- About WinterCampers.com
- Guide To Winter Camping
- 01. Introduction To Winter Camping
- 02. How To Start Winter Camping
- 03. Leave No Trace (LNT) for Winter Campers
- 07. Transporting Your Winter Camping Gear
- 08. Winter Camping Shelters
- 09. Clothing for Winter Camping
- 10. Food and Fluids
- 11. Cooking
- 12. Sleeping Warm
- 13. Winter Camping Sanitation
- 14. Wilderness 1st Aid
- 15. Cold Injuries and Recognizing Hypothermia
- 16. Winter Camping With Your Dog
- 17. Conclusion
- 18. Gear Lists
- Wilderness First Aid
- Links To Other Winter Camping Resources
- Still Can’t Get Enough About Winter Camping?
- Gear Reviews
- Beyond Clothing’s Cold Play Soft Shell Jacket
- Black Diamond Megamid
- Columbia Kazoo Hat
- Design Salt Cocoon Silk Mummyliner
- Ed’s Wilderness Systems Snow Clipper Pulk
- Eureka Kaycee 0º F Long Sleeping Bag
- Kifaru Tipi
- Magnesium Fire Starter
- New England OverShoes (NEOS) for Winter Camping
- Outaware Custom Outdoor Clothing
- Trail Stove by Stratus
- Western Mountaineering Puma Sleeping Bag
- Winter Camping Articles
- Winter Camping Recipes
- Winter Camping Tips
- Winter Camping Video
- Gear Reviews
- The Entertaining Side of Winter Camping
- Trip Log and Photos
- 1999.12 Indian Pass…The “I Am Not Going To Lie To You” Trip
- 2001-01 Tirrell Pond
- 2004-02 Dogsledding in Ely, MN
- 2005-02 Mount Blue
- 2008-04 Tenant Creek Falls
- 2009-01 Dead Vly
- 2009-02 Cascade Pond
- 2010-10 Mitchell Ponds
- 2010-12 Noonmark Mountain
- 2011-01 Bennett Lake
- 2011-04 Jockeybush Lake
- 2011-11 Cascade Pond
- 2011-12 Peaked Mountain
- The Lighter Side of Winter Camping
With participants coming from many distances and directions it was decided to meet at a diner. In this case, we chose the diner in Indian Lake at the intersections of Routes 30 and 28 for a 10am rendezvous. We ate a big breakfast and drove to the trail head.
Tirrell Pond is reached by using a portion of Northville-Placid Trail which heads north from Route 30 near Lake Durant. From the trail register on the north side of Route 30 the trail extends 3.5 miles to the south end of Tirrell Pond. It is a roller coaster of a trail which begins on state land and passes through primarily hardwood forests. Shortly after crossing a finger of O’Neill Flow, the trail crosses Finch Pruyn Paper land and then re-enters state land before O’Neill lean to on south end of Tirrell Pond (1,918′ elevation). Since our visit the O’Neil Flow lean-to has been removed, the site of the old lean-to is closed to camping and new lean-to has been constructed nearby.
It took us 1.5 hours to snowshoe into the lean-to. I was flying along breaking trail for the 1st 45 minutes. During our trail break Mark attributed it to my new dedication to yoga, but I then settled down to occupy a position further back in the line and I was glad to see the lean-to. Below Mike, Ian, Mark and Skip snowshoe to Tirrell Pond.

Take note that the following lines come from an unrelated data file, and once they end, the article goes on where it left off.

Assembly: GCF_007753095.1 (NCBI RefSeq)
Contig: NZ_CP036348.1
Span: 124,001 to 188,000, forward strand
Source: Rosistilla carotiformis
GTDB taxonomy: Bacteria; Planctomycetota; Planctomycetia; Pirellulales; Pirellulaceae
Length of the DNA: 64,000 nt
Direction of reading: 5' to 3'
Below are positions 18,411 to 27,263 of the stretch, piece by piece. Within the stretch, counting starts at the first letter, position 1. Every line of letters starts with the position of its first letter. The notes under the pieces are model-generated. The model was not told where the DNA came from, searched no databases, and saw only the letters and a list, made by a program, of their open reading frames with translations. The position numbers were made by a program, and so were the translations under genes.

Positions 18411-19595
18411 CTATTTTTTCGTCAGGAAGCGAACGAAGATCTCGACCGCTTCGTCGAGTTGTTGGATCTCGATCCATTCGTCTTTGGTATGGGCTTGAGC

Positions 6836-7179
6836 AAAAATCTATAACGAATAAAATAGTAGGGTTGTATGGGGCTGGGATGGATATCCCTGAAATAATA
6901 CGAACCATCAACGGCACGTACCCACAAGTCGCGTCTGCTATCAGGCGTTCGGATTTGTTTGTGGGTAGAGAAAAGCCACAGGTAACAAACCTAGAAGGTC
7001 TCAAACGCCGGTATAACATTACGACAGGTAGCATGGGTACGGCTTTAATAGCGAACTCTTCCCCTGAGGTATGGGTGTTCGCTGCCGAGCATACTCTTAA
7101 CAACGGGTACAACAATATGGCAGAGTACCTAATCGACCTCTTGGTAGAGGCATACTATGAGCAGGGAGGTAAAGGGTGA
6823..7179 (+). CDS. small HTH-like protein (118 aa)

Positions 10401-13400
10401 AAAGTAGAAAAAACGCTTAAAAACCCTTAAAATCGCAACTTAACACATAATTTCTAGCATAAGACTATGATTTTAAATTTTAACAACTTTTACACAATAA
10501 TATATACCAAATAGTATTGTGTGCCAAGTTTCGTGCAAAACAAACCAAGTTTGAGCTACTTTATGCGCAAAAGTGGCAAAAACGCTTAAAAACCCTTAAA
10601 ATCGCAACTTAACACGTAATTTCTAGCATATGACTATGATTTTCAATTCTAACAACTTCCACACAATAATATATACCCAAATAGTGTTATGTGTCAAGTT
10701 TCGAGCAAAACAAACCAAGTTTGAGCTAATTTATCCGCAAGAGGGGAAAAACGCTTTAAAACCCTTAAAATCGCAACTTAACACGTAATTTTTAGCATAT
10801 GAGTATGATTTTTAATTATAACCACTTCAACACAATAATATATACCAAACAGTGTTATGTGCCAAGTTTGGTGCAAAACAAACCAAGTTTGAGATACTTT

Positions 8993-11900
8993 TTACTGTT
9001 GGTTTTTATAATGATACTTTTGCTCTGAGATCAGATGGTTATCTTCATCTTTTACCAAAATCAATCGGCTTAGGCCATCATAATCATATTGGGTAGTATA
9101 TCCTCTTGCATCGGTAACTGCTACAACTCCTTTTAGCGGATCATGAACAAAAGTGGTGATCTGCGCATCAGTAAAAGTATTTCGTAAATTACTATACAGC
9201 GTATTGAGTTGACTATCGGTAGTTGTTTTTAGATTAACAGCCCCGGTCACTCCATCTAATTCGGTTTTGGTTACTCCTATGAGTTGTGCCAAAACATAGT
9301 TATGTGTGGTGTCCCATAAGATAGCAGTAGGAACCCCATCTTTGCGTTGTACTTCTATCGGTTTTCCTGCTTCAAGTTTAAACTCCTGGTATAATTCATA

Jason and Mark watch the snow blow into our lean-to. Who knew that Jason wore the silk shirt under his parka and would later debut slippers? He would also be borrowing an additional jacket as the wind rose and temperature dropped.
After dropping our packs in the lean-to and changing out of damp clothes we began to gather and cut firewood for our evening fire.
A few of the larger logs were used to create a platform and reflective surface for the fire.
We took pictures of Tirrell Pond and Tirrell Mountain.
And occasionally took pictures of the picture takers.
Mike and Jason did some exploring and continued on the trail along the western side of Tirrell Pond reaching a 2nd lean to at 4.6 miles. Blue Mountain Village can be reached by continuing another 4 miles.
As darkness fell we cooked soup over the fire, roasted hot dogs and had snacks.
Laying our our sleeping pads and bags in the lean-to we realized that six bodies was maximum capacity as we were all laying shoulder to shoulder. Mike and Jason tried to snooze in their sleeping bags while Mark, Skip, Ian and I played a game of “I Doubt It” (also call bullshit or cheat). It was cold enough that we hide our bare exposed hands under jackets or in pockets until it was our turn to play.
We turned in a little before 9pm. With everyone in their sleeping bags I read the perfect winter camping bedtime story – “The Cremation of Sam McGee” by Robert Service using my headlamp for illumination.
It was cold that night. I had a 0 degree Northface Snowshoe sleeping bag and got a little chilled. I pulled my down jacket into the sleeping bag with me for extra insulation. With the plummeting temperatures everyone began snoring. While Skip got blamed for being the principle protagonist (“That’s funny, I had a dream that Skip was yelling in my ear all night.”) at one point during the night I woke up and heard two distinct snorers to my right and one to my left. I can’t claim that I didn’t join the chorus at some point.
We were packed into the lean-to so tight that one person couldn’t move without affecting others. Skip awoke during the night and being unable to roll about he sat up and stared at the darkness for several hours until sleep returned.
In the morning we awoke at 7:30, had breakfast and were on the trail out at 9am. We were back to our vehicles at 10:30 and I was home by 1pm to put away my winter camping gear.